Henry James (essay date 1887)
SOURCE: "Miss Constance Fenimore Woolson," Harper's Weekly Vol. XXXI, No. 1573, February 12, 1887, pp. 114-15.
[In the essay that follows, James evaluates Woolson's writing as possessed by "a spirit singularly and essentially conservative," opposed to the entrance of women into public life.]
Flooded as we have been in these latter days with copious discussion as to the admission of women to various offices, colleges, functions, and privileges, singularly little attention has been paid, by themselves at least, to the fact that in one highly important department of human affairs their cause is already gained—gained in such a way as to deprive them largely of their ground, formerly so substantial, for complaining of the intolerance of man. In America, in England, today, it is no longer a question of their admission into the world of literature: they are there in force; they have been admitted with all the honors, on a perfectly equal footing. In America, at least, one feels tempted at moments to exclaim that they are in themselves the world of literature. In Germany and in France, in this line of production, their presence is less to be perceived. To speak only of the latter country, France has brought forth in the persons of Madame De Sévigne, Madame De Stael, and Madame Sand three female writers of the first rank; without counting a hundred ladies to whom we owe charming memoirs and volumes of reminiscence; but in the table of contents of the Revue des Deux Mondes, that epitome of the literary movement (as regards everything, at least, but the famous doctrine, in fiction, of "naturalism"), it is rare to encounter the name of a female contributor. The covers of American and English periodicals tell a different story; in these monthly sections of the ladder of fame the ladies stand as thick as on the staircase at a crowded evening party.
There are, of course, two points of view from which this free possession of the public ear may be considered—as regards its effect upon the life of women; and as regards its effect upon literature. I hasten to add that I do not propose to consider either, and I touch on the general fact simply because the writer whose name I have placed at the head of these remarks happens to be a striking illustration of it. The work of Miss Constance Fenimore Woolson is an excellent example of the way the door stands open between the personal life of American women and the immeasurable world of print, and what makes it so is the particular quality that this work happens to possess. It breathes a spirit singularly and essentially conservative—the sort of spirit which, but for a special indication pointing the other way, would in advance seem most to oppose itself to the introduction into the feminine lot of new and complicating elements. Miss Woolson evidently thinks that lot sufficiently complicated, with the sensibilities which even in primitive ages women were acknowledged to possess; fenced in by the old disabilities and prejudices, they seem to her to have been, by the very nature of their being, only too much exposed, and it would never occur to her to lend her voice to the plea for further exposure—for a revolution which should place her sex in the thick of the struggle for power. She sees it in preference surrounded certainly by plenty of doors and windows (she has not, I take it, a love of bolts and Oriental shutters), but distinctly on the private side of that somewhat evasive and exceedingly shifting line which divides, human affairs into the profane and the sacred. Such is the turn of mind of the author of Rodman the Keeper and East Angels, if it has not prevented her from writing books, from competing for the literary laurel, this is a proof of the strength of the current which to-day carries both sexes alike to that mode of expression.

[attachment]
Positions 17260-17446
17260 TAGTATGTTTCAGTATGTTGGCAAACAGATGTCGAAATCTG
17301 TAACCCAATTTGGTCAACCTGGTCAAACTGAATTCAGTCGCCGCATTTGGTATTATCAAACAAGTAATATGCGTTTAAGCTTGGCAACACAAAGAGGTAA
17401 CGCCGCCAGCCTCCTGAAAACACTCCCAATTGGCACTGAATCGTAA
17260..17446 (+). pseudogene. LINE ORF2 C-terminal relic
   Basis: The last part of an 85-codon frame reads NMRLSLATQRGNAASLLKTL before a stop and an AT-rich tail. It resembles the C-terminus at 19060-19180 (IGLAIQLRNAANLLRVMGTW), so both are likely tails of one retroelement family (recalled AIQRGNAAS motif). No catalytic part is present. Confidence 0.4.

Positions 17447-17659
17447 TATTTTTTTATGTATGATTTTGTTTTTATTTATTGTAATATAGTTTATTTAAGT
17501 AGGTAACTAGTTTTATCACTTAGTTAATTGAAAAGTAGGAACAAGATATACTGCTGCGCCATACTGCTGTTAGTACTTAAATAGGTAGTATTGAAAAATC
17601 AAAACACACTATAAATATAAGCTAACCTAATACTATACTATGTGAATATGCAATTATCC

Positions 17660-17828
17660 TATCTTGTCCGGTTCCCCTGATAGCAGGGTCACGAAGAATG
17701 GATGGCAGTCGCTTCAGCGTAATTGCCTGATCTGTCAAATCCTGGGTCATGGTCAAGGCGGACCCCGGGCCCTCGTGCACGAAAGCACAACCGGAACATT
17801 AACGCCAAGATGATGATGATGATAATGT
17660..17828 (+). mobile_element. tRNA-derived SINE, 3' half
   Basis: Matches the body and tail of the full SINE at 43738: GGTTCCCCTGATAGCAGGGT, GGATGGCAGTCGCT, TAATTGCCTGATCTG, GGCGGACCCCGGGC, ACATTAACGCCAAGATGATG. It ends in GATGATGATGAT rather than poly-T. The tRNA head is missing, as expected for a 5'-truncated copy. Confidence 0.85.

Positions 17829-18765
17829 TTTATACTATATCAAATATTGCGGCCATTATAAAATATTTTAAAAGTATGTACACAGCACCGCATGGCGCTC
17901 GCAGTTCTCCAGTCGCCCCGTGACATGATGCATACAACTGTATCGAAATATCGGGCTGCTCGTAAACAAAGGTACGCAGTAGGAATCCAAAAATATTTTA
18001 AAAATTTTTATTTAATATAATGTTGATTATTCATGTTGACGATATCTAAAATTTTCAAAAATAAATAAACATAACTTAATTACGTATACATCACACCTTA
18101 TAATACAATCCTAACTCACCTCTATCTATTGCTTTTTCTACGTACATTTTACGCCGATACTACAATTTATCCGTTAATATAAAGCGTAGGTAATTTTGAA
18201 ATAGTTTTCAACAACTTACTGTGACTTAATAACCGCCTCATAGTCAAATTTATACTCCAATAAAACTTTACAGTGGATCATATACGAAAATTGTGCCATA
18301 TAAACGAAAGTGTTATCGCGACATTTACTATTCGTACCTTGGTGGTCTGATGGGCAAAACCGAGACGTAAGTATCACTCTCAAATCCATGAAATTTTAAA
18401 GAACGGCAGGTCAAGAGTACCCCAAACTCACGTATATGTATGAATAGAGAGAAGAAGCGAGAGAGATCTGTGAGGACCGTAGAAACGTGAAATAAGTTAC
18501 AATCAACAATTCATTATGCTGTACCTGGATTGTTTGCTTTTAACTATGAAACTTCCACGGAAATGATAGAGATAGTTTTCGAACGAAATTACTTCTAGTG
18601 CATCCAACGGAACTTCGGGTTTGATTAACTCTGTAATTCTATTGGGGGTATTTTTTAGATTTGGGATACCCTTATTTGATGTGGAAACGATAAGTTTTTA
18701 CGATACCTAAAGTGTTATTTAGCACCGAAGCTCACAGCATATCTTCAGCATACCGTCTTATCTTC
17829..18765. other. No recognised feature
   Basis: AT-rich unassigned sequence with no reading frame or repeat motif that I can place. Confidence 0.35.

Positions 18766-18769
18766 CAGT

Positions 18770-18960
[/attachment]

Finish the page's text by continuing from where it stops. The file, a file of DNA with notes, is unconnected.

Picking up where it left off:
It would not be hidden from a reader of Anne and East Angels that the author is a native of New England, who may have been transplanted to a part of the country open in some...
(The entire section is 71,681 words.)